Latest Daily Edition Stories

Sangamo’s Study Of Genome Editing In Rare Disease Is First To Target Effects On Humans

Biotech company Sangamo Therapeutics, headquartered in Richmond, Calif., is expected to release preliminary results next month in the first clinical trial using genome editing to treat real patients. In other health research news: a banking and regulatory adviser works to get private investors to bankroll a cure for blindness; the “perfect lab animal”? worms; and drug comparative effectiveness research.

First Generic Version Of EpiPen Injector Approved By FDA And Could Lower Cost Of Drug

Teva gets approval from the Food and Drug Administration to sell its version of the epinephrine auto-injector, but hasn’t yet revealed its pricing. Mylan, the manufacturer of the brand-name EpiPen, has faced public criticism and congressional investigations for raising the price of its lifesaving drug 450 percent since 2004.

If Doctors Use Your Data To Develop Treatments, Do They Need To Tell You?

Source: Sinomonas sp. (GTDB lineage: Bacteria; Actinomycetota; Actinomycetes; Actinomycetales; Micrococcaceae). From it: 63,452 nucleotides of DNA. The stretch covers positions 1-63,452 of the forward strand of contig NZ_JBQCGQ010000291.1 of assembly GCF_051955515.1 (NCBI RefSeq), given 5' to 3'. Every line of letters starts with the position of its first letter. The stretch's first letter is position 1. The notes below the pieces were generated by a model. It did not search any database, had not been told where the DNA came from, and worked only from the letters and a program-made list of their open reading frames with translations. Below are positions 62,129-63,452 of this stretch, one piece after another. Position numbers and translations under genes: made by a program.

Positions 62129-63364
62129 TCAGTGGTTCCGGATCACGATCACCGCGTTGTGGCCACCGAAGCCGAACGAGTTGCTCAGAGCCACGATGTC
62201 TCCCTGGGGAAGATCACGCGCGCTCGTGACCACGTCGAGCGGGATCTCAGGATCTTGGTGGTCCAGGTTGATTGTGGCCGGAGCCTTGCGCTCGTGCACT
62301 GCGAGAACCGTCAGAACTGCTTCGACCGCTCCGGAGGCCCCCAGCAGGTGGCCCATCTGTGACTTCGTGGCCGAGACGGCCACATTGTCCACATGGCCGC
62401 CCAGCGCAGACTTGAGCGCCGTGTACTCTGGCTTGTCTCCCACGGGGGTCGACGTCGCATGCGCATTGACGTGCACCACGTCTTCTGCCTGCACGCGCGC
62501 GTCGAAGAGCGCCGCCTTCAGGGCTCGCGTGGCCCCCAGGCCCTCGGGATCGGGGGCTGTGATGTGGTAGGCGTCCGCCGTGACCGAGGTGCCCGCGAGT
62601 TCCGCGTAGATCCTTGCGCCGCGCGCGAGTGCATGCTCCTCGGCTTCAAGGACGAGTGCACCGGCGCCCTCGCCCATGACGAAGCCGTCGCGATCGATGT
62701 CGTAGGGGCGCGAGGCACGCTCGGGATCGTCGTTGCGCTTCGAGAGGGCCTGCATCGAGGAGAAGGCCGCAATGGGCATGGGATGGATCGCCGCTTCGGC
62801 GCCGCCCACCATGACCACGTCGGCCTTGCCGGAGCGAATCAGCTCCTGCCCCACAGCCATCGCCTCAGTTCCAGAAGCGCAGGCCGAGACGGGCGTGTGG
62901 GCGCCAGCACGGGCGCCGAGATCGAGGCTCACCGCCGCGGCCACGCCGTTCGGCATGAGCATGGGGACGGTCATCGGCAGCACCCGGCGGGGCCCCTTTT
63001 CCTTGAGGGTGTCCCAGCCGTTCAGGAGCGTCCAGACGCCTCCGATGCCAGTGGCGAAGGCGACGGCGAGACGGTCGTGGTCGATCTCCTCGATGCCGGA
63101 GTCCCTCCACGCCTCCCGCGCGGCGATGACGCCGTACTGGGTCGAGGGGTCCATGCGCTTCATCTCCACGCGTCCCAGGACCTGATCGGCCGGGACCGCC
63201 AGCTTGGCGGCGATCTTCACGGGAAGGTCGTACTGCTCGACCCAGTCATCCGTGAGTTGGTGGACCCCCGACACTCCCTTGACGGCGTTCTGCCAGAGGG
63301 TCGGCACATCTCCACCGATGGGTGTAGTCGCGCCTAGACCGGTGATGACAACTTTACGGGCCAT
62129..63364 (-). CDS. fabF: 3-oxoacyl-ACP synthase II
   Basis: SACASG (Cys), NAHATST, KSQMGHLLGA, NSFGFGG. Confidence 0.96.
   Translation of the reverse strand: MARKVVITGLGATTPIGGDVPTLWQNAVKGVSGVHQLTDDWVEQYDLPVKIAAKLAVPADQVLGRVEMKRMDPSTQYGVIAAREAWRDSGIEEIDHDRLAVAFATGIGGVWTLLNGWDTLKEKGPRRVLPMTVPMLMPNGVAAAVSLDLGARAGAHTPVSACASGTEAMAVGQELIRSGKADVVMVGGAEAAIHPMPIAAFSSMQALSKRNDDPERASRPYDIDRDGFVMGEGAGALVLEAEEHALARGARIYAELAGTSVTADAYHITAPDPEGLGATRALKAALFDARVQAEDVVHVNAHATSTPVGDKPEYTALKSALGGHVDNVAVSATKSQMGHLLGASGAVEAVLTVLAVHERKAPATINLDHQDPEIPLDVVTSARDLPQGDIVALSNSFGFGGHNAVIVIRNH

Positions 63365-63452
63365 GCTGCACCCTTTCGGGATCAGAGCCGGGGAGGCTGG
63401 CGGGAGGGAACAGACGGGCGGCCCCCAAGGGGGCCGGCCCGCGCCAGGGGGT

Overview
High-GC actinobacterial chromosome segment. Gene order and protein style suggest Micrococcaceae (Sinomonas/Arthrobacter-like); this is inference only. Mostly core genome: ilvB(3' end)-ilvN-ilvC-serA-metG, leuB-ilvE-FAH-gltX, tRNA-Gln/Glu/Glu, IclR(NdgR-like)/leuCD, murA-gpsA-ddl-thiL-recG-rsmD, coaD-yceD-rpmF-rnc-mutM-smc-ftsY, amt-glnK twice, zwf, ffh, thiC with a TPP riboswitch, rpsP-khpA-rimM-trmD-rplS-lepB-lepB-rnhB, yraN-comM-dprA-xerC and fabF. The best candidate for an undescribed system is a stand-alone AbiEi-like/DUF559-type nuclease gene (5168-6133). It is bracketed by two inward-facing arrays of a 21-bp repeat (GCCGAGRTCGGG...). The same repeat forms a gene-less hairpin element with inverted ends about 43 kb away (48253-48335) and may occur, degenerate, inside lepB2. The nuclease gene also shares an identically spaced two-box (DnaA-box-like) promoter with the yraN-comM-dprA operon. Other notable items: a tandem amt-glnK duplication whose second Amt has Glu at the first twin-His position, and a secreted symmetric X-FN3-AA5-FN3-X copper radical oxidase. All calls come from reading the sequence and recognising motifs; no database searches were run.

Ethicists, patients, doctors and courts are wrestling with that question as efforts grow to expand care through better data and technology. Also, Stat offers a guide to CRISPR, and Madrigal Pharmaceuticals says one of its drugs has shown progress treating fatty liver disease.

Doctors Are Prescribing Fewer Opioids, Says AMA

The number of opioid prescriptions in the U.S. dropped 22 percent between 2013 and 2017, leading to an estimated 55 million fewer scripts, according to the doctors’ group. These numbers are part of the American Medical Association’s argument against proposed federal clinical practice legislation. Also in the news, an exposé on the marketing techniques used by some corners of big pharma regarding these medicines. Meanwhile, updates on California’s experiment in distributing fentanyl tests.

When CEO Pay Is Corrected, The Number Can Be Dramatic

In other health industry news, Allergan announced it will sell its women’s health, infectious-disease units, as well as a voluntary recall of nearly 170,000 birth control packs because of a packaging error that could lead to unintended pregnancy.